Vet command changes leaders
July 13, 2011
FORT RUCKER, Ala. -- Fort Rucker’s Gulf Coast District Veterinary Command changed leadership in a ceremony July 11 at the Army Aviation Museum when Maj. Robert Dole relinquished command to Maj. Karen Weekes. The command is both diverse and dispersed.
GCDVC has command and control of three branches in Alabama, western Georgia, eastern and southern Mississippi and the panhandle of Florida.
“When you think of a veterinary command, it’s certainly not the traditional unit. I don’t know many units in the military that are as dispersed as a veterinary command,” said Sgt. 1st Class Joseph Samuel, GCDVC 1st Sgt.
“Maj. Dole is very resilient and resourceful, and he did it for two districts. He is very patient and is a no-nonsense commander.”
Samuel explained that some of the members of the unit are stationed up to six hours away.
“A lot of things that come easy for a traditional unit, can really challenge a veterinary unit.”
Pet owners on post probably know they provide public health services for authorized customers, Samuel explained.
“The best way to look at it is if you go get your medical treatment at Lyster Army Health Clinic, you can take your pets to the vet clinic.” But they also provide complete veterinary care for all government-owned animals, including military working dogs, mascots and laboratory animals.
“We do inspections of the military working dogs, keep up with their records, give advice on workload compared to age, cleanings and grooming. They really take care of the working dogs,” Samuel explained.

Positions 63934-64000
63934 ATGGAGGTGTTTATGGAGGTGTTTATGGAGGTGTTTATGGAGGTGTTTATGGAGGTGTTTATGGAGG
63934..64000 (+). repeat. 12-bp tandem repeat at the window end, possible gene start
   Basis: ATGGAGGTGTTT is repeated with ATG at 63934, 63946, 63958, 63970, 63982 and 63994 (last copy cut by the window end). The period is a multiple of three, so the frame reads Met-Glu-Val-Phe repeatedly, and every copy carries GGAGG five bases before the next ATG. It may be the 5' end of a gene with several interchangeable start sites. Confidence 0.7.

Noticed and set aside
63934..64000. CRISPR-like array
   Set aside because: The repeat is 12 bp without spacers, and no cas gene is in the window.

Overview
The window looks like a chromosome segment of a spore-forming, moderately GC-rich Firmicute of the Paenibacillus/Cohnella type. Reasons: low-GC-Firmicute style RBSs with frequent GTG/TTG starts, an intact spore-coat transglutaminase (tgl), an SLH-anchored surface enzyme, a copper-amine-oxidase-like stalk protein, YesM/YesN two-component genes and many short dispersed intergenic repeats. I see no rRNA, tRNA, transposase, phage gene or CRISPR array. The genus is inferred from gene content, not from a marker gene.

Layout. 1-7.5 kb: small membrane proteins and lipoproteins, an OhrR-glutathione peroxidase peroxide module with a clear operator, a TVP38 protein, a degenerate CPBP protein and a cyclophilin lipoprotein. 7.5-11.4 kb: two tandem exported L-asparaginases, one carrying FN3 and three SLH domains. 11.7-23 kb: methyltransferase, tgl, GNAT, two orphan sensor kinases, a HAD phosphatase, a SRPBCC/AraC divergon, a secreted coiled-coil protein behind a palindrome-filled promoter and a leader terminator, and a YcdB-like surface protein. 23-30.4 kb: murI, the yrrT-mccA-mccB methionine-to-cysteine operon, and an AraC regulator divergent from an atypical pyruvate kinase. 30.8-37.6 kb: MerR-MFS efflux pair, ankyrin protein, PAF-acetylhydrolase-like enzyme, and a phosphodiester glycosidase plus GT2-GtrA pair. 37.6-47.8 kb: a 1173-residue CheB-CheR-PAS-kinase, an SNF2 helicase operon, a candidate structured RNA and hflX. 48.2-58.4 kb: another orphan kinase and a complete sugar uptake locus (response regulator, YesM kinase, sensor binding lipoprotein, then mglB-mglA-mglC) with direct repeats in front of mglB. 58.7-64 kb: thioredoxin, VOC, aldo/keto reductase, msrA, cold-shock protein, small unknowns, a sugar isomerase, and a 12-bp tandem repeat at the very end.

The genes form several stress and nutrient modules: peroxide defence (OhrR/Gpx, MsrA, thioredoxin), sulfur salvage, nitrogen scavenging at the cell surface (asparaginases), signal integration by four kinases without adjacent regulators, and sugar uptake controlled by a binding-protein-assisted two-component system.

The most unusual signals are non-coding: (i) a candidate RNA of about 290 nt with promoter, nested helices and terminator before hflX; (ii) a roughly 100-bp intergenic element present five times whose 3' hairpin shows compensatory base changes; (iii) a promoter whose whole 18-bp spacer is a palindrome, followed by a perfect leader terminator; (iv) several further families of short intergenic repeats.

Another major aspect of their mission is food safety.
The Army is the only service that handles food inspection. So when a Navy aircraft carrier is replenished at sea, the food was inspected by a veterinary command Soldier.
“We actually have a ship-ride program where a food inspector will be assigned to a carrier group and they will accompany the ships. They will be the only one on there; and they will be solely in charge of inspecting the food on the ship or group of ships,” said Samuel. “We actually have food inspectors stationed at MRE assembly plants. They monitor the assembly of rations, doing particular inspections of the packaging to make sure that they meet standards.”
Veterinary commands even have food inspectors monitor warehouses where MREs are stored, either heading downrange or back home, to make sure that storage conditions are correct to keep the food safe.
Samuel said they also work closely with Preventive Medicine, “Our lines sort of cross; and here shortly we will have a new command. We will be known as the Public Health Command.” The process of making the U.S. Army Public Health Command fully operational has already begun and on July 11 officials moved one step closer as U.S. Army Center for Health Promotion and Preventive Medicine was formally reflagged as U.S. Army Public Health Command in Maryland. USAPHC, as the single point of accountability for public health, has the mission to promote health and prevent disease, injury and disability of Soldiers and military retirees, their Families, and Department of Army civilian employees; and assure effective execution of full-spectrum veterinary service for Army and Department of Defense veterinary missions.
Samuel looks for the transformations to take full effect in January.